Being a liberal arts college, Conn has hosted numerous exhibitions over the years. Even so, none of them are quite like the sight that greeted students when they returned from spring break.
Created by multimedia artist Steve Lambert and funded through Kickstarter, “Capitalism Works For Me!” is a massive 20-foot-long interactive piece, which encourages passersby to seriously question the effectiveness of a capitalist society. After debuting in Cleveland in the summer of 2011, the piece has toured all around the country, challenging everyone who comes across it to engage in meaningful discussion about a topic that can be considered taboo.
“As a culture, we need the vision and boldness it takes to discuss the problem [capitalism] itself,” Lambert explains on his website. “The idea that 'there is no alternative' to the way our world works takes away our ability to dream. As citizens we need the courage to begin these discussions in order to move on to new and better visions for the future… [and art] creates a space where new ideas and perspectives can be explored.”
The aesthetic of the work is firmly rooted in early-mid 20th century American propaganda and advertising. By drawing comparisons to the large, gaudy signs of yesteryear, Lambert alludes to how capitalism has become ubiquitous with our national identity, while simultaneously questioning the paradox of societal progress. If things like rights for minorities can evolve so drastically over the course of a century or two, why can’t our economic system see similar reforms? More importantly, why aren’t we willing to consider a non-capitalist approach to our economy when recessions and mass layoffs affect millions of people in a negative way?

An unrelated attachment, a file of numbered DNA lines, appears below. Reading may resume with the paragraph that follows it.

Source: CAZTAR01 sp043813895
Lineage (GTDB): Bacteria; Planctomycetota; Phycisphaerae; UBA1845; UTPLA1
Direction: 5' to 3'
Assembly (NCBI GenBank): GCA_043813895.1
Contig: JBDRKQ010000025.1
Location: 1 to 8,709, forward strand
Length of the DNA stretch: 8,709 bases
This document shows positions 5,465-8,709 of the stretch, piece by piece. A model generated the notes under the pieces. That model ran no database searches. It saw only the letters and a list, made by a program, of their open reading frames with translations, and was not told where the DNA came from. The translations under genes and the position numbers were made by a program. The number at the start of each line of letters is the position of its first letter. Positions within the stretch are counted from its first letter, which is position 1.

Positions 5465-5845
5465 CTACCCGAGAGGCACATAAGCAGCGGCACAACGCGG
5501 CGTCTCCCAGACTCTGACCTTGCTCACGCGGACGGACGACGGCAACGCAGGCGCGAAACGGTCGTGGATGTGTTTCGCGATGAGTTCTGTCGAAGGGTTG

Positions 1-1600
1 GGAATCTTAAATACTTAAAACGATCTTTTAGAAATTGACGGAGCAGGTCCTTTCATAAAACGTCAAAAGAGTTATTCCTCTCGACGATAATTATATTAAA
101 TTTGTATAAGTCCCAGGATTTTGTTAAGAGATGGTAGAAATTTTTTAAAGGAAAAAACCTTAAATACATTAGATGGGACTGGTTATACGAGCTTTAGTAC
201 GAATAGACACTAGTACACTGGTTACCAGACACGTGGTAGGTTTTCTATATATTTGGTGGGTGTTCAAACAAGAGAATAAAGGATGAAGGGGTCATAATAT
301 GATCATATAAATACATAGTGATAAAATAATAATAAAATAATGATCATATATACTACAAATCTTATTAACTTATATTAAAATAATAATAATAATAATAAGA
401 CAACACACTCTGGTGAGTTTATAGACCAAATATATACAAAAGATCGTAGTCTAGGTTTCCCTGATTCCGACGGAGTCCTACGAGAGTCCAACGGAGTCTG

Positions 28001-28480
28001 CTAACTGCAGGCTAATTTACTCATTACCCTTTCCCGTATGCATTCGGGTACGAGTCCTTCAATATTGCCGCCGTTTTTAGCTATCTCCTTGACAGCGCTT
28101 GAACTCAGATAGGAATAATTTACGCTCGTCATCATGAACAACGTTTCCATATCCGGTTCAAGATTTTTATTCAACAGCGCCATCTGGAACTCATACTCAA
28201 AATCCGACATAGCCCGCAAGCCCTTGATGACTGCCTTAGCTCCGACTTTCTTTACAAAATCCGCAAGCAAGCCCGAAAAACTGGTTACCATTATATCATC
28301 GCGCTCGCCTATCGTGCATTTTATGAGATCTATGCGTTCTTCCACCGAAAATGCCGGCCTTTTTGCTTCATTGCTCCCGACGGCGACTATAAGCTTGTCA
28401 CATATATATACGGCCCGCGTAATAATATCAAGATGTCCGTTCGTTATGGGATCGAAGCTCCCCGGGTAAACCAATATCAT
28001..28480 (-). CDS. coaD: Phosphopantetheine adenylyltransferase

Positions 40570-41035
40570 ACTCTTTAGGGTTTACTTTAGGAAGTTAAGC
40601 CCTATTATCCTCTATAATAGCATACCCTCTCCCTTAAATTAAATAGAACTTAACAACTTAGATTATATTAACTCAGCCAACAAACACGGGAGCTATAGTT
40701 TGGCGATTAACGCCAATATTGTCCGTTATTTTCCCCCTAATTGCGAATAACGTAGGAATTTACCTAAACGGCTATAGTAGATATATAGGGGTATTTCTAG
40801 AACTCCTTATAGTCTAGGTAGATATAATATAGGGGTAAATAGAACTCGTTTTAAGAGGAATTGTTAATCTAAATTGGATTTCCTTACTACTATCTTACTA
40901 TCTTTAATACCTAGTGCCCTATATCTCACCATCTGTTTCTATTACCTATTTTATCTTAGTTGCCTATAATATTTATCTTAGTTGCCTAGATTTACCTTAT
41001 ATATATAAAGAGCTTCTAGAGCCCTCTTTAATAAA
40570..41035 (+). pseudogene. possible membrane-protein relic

“For 50 years it has been unacceptable, politically, in the United States to ask what is basically a straightforward question,” Lambert claims. “We have every right as a society to ask of that system [capitalism], is it working for us? Do the benefits and the costs balance themselves out…? We’ve been afraid to ask that question—and we’ve been afraid to have public debates—that’s the legacy of the Cold War. We can’t afford anymore to not do that. We have to raise the question.”
In my time here as a student, I’ve noticed that the campus community doesn’t shy away from talking about difficult issues. Student-run grassroots organizations like Conn Students in Solidarity with Palestine, Conn C.A.R.E.S, La Unidad, Active Minds, Students Organized Against Racism, and GSA bring attention to issues of inequity and injustice which many of us would rather pretend don’t exist. It’s not uncommon to hear people muttering under their breath that campus policy leans too far left or students are too liberal for their own good. Even something like a Black Lives Matter rally—which I participated in with more than 100 other students last semester—can draw anonymous criticism on Yik-Yak for promoting reverse racism and making people feel uncomfortable, despite the fact that the movement has become ubiquitous with millennials across the nation. As such, it shouldn’t be surprising that some students have referred to the campus-sponsored exhibition of “Capitalism Works For Me!” as a “very Conn thing to do.”
However, the people who attended the official opening of the work on March 30 were incredibly enthusiastic, braving the cold to test out the true/false button and watching eagerly to see how each person responded. They represent what Conn is all about: putting the liberal arts into action to make the world a better place, and not letting their convictions waver against undercurrents of criticism and disdain. That’s what attracted me to Conn in the first place, and I’m excited to see how “Capitalism Works For Me!” shifts conversation on campus.
Find out more about Steve Lambert and “Capitalism Works For Me!” at: http://visitsteve.com.